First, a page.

Designed by Rebecca Elsy Ribeiro of D. Michael Collins, Architects, the energy-efficient building features classic colonial carriage house styling with cupola and a sheltered overhang.

Bensonwood is crafting the timberframe, insulated wall and roof panels, and installing the Marvin Ultimate windows and a Marvin outswing bifold door. The timberframe consists of Douglas fir glulam timbers for the main structure and for the exterior timbers​.

Kenneth Vona Construction, a company that very much shares Bensonwood’s values, will be the builder. KVC is not only one of New England’s oldest and most respected custom builders, it is also one of the greenest.

pool house elevationsTheir ideal six-sided building envelope is one that breathes, insulates against losses, sheds water away for sustainability and remains energy efficient and reusable. Like Bensonwood, KVC believes a commitment to environmental responsibility results in immediate payback and comfort.

timber frame design for cape cod pool houseD. Michael Collins, Architects is a small, but high-quality design firm established in Natick, Massachusetts, in 1987. They specialize in new custom homes, additions and renovations, small scale commercial, institutional and historic restoration projects.

Most of the firm’s projects are located in Massachusetts, but they also have projects in Maine, New Hampshire, Vermont, New York, Colorado, Florida and the Caribbean.

We’ll profile more design-build collaborations with D. Michael Collins, Architects and Kenneth Vona Construction in the months ahead.

Bensonwood Designer Tim Olson Wins AIA-VT Emerging Professionals Award

Tim Olson Common Core Library

Bensonwood Design team member Tim Olson took Third Place in the AIA Vermont 2014 Emerging Professionals Network Design Competition: “Engaging the Public Library.”

The Emerging Professionals Network of Vermont is a component of AIA Vermont, and serves local emerging professionals by representation on the AIAVT Board of Directors, while in turn educating members about important developments within the design and construction industry. The EPN also serves a larger purpose by organizing events and projects that bring together students, young designers and experienced architects, in order to promote architecture and good design in the community.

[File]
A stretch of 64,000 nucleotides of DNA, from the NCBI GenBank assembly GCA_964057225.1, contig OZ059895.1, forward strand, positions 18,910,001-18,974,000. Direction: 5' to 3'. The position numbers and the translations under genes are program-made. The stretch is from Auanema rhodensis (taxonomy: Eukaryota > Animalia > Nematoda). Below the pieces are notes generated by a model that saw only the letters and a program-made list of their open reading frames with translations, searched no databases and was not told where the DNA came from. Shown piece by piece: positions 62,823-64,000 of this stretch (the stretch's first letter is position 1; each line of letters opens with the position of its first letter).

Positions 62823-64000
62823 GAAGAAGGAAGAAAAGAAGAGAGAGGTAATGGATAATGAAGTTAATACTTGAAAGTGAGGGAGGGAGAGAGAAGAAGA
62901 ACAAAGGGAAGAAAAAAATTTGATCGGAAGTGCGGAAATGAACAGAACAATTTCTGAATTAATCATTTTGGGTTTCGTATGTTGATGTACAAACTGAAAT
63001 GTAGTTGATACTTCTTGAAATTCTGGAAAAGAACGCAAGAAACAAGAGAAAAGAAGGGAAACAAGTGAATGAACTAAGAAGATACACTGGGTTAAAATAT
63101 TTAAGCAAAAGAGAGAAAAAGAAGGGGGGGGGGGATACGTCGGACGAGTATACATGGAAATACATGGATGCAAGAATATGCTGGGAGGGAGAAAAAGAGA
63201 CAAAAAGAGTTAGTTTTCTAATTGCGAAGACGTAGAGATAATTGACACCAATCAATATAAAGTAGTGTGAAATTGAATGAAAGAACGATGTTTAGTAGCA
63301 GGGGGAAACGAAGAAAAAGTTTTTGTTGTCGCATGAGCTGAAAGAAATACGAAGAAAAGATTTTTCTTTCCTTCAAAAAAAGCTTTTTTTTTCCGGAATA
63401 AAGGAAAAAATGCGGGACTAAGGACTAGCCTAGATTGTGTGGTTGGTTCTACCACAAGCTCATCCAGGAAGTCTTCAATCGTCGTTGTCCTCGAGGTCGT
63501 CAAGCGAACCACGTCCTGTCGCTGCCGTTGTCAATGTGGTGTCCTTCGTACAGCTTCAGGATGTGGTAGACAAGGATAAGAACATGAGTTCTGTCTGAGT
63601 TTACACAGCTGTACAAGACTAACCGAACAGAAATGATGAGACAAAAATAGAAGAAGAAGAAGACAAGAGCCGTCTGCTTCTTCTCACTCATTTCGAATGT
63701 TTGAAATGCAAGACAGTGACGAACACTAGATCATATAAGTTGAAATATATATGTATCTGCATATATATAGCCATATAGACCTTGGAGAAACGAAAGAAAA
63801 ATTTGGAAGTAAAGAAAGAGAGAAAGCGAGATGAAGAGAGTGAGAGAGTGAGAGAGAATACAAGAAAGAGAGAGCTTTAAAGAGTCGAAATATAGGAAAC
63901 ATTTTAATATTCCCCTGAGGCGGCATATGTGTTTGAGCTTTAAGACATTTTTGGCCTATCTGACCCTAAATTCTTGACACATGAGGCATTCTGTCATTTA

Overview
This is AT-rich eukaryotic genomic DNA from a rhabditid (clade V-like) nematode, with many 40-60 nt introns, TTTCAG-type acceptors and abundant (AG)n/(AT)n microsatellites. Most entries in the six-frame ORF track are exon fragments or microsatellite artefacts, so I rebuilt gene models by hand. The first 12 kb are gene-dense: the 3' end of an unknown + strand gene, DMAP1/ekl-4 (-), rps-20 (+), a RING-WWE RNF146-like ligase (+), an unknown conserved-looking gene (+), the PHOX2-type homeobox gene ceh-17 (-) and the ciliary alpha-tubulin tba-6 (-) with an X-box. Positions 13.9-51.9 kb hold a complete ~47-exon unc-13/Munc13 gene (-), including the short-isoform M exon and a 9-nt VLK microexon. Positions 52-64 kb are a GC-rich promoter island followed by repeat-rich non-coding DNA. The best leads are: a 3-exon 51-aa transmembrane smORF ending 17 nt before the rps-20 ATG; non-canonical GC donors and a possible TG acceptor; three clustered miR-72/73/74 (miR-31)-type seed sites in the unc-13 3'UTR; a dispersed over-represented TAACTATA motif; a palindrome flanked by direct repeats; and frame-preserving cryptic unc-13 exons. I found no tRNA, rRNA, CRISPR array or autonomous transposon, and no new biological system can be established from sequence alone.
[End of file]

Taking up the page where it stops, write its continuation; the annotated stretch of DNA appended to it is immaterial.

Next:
Contrary to popular belief, public libraries are not a declining institution. Over the past 12 years (a period experiencing a dramatic expansion of the internet as well as a shrinking of public funding) yearly visits, program attendance and total income for Vermont public libraries have increased by more than 50%. Therefore, the issue is not making libraries relevant again, but strengthening the relevance of libraries for the future.

The competition asked emerging architectural professionals from around New England to design an architectural intervention that reinforces and expands the relevance of the public library.

Competitors specifically addressed:

–          How can architectural interventions catalyze the exchange of ideas in a library and its community?

–          What programs and amenities can attract new user groups while maintaining existing patrons?

–          How is a public library a distinct form of access for information, knowledge and discussion?

–          What is the contemporary function, role and identity of the New England public library?

Tim Olson AIA Vermont Board

Entries came in from emerging professionals in Vermont, Massachusetts, New Hampshire, Connecticut and Rhode Island, with designs in the form of additions, renovations, and satellite structures under 2,000 square feet. Winners were selected by a jury of architects, librarians and community members who considered graphic clarity, originality and cohesiveness of concept.

Tim’s entry, The Common Core, proposed that libraries provide an essential and rare type of civic space where populations can collect and engage in the social construction of community through the cohabitation of a shared resource.